the interminable Linux USB/CF saga

Dear Lazyweb, if you:

  • Use Fedora;
  • Have a reasonably fast x86 CPU (2GHz+);
  • Are able to get files off of a CompactFlash card at USB 2.0 (or FireWire) speeds;

then please tell me what motherboard and CF reader you are using so that I can go buy one.

Actually, if you're able to do it even at USB-1 speeds, tell me that too, but really, in this day and age, USB-2 should not be asking for much.

<LJ-CUT text=" --More--(17%) ">

In the last two years, I've gone through permutations of three different motherboards (and associated CPU and RAM "upgrades"), two different PCI USB boards, four different USB CF readers, switched from SCSI to IDE disks, and tried all of RH8, RH9, FC2, and FC3. To this day, the only reliable way I've found to get pictures off my camera's card has been "plug it into my girlfriend's Mac."

So as you can see, I've tried to make this problem go away by throwing copious amounts of money at it. I am prepared to continue doing so, but I don't have any fucking idea what to buy next.

Currently my motherboard is an ASUS A7V880 VIA KT880 with an Athlon 3200+ (2.2GHz.) It has onboard USB-2, and the only thing plugged into it is an IDE drive and an Nvidia e-GeForce FX 5700 Ultra.

The card readers I have tried are:

  • Vantec UGT-CR912 11-in-1 USB 2.0 reader;
  • Dazzle USB 2.0 reader, no model number apparent;
  • Lexar Jumpshot USB005 USB 1.0 reader;
  • SanDisk ImageMate SDDR-31 USB 1.0 reader.

The CF card I am currently using (though I have tried other, smaller ones in the past) is a "Lexar 2GB 40x part 2260 Rev A."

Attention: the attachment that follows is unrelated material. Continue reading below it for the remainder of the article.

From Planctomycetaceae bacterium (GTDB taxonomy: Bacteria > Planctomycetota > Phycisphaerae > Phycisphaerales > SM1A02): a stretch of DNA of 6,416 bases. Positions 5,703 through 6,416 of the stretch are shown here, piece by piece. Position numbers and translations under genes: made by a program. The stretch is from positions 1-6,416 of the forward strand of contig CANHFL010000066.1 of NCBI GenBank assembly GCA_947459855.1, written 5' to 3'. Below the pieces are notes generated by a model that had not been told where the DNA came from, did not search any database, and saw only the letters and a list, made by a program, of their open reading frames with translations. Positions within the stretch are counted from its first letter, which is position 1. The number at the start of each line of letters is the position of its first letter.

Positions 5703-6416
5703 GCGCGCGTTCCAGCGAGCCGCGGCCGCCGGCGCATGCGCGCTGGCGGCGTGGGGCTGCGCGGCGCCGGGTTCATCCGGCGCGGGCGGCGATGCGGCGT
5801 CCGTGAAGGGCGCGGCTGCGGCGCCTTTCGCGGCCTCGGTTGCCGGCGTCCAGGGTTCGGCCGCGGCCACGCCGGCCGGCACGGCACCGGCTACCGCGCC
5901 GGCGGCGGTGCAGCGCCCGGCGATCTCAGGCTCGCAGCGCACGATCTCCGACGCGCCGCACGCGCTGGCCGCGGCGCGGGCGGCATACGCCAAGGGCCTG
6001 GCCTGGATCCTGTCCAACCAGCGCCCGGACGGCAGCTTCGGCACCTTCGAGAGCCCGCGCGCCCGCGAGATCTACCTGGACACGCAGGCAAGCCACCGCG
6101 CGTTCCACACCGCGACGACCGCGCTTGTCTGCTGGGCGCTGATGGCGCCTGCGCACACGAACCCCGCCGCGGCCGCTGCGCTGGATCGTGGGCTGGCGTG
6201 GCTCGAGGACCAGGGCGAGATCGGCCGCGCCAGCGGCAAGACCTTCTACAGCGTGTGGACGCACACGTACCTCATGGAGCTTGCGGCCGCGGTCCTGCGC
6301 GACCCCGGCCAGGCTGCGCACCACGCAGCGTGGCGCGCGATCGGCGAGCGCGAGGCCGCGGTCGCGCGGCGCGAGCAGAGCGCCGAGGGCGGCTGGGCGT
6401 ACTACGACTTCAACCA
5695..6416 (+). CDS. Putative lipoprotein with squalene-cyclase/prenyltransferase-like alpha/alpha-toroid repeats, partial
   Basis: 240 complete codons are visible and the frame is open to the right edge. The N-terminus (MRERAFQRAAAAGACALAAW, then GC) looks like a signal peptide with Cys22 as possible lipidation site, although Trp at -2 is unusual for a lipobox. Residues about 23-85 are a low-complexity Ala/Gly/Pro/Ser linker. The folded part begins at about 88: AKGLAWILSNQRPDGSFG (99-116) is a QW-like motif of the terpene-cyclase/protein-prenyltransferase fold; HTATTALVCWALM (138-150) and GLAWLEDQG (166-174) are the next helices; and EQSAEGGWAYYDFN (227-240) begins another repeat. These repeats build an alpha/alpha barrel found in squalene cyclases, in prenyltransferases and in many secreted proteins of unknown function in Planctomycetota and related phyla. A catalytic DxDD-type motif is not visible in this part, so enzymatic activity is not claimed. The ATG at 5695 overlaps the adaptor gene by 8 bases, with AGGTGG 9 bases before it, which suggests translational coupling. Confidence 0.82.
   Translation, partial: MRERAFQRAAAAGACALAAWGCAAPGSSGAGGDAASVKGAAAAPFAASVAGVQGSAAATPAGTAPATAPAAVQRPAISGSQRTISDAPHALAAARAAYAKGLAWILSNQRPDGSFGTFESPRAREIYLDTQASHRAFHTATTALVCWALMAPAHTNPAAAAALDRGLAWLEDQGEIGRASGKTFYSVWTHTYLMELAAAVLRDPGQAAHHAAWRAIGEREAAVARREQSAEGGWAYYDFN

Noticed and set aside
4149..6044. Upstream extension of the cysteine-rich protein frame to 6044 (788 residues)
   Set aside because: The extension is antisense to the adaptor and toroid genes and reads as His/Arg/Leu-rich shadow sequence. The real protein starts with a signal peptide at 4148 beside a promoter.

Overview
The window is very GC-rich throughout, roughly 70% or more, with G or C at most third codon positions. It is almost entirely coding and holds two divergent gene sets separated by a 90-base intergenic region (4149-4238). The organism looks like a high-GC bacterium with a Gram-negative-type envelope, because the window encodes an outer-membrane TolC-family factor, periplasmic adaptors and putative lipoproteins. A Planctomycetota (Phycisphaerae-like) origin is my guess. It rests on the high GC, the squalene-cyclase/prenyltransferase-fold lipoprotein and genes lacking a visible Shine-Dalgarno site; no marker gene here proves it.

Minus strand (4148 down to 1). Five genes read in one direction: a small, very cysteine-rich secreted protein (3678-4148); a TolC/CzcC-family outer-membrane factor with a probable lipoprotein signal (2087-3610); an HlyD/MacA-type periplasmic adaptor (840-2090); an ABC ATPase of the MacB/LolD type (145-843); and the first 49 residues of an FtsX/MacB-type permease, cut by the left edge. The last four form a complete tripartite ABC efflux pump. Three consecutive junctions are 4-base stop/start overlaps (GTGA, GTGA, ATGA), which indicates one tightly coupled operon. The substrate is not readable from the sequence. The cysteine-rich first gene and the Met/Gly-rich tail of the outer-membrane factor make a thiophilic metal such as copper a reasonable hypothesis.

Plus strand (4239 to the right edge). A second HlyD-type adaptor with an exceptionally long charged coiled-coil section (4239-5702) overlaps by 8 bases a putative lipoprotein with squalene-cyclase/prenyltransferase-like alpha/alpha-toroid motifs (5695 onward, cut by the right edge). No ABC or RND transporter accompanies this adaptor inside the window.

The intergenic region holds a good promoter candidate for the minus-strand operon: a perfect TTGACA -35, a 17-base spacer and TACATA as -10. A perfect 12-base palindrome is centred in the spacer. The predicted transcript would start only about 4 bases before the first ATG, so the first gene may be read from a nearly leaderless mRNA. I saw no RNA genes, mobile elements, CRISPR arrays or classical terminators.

All of the card readers do some variant of this when I plug them in (card present or not):

    usb 5-1: new full speed USB device using address 52
    usb 5-1: device not accepting address 52, error -71
    usb 5-1: new full speed USB device using address 53
    usb 5-1: device not accepting address 53, error -71

    usb 5-1: new full speed USB device using uhci_hcd and address 2
    usb 5-1: device descriptor read/64, error -71
    usb 5-1: new full speed USB device using uhci_hcd and address 3
    usb 5-1: device descriptor read/64, error -71

    usb 5-1: new low speed USB device using uhci_hcd and address 2
    usb 5-1: device descriptor read/64, error -71
    usb 5-1: new low speed USB device using uhci_hcd and address 3
    usb 5-1: device descriptor read/64, error -71

Both the ehci_hcd and uhci_hcd drivers get loaded. I have kernel-2.6.10-1.741_FC3 at the moment, but I've also tried dozens of previous 2.6, 2.4, and 2.2 series kernels.

I have, at various times, seen the latter three of these cards work erratically on previous versions of Linux, though I think the last time was FC2. I have, in fact, even seen the Dazzle work at USB-2 speeds, but not lately. Generally they'd work once, then I'd have to reboot to get them to work again.

One of the Red Hat guys sent me a kernel patch that he thought might help, but it didn't. I'm so out of ideas that I offered to ship him my motherboard and all my card readers, but he declined.

So, dear Lazyweb, I turn to you.

(Don't make me ban you, ok?)

Update: Yeah, apparently I still have to spell it out for you fucktards. If you say "get a mac", I just ban you. If you say "it works great on my laptop", I just ban you. Clear yet?

Update 2: I will now jinx it by saying that I think I got it working, by 1) turning off USB on my mobo; 2) using a new "Vitex USB 2.0 PCI OHCI/EHCI" card; and 3) using the Vantec reader. (The Dazzle reader worked once, but then no longer worked after I rebooted.) We'll see how long this state of grace lasts...

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48 Responses:

  1. vxo says:

    Well... not sure if this'll solve the problem, but it's worth a shot...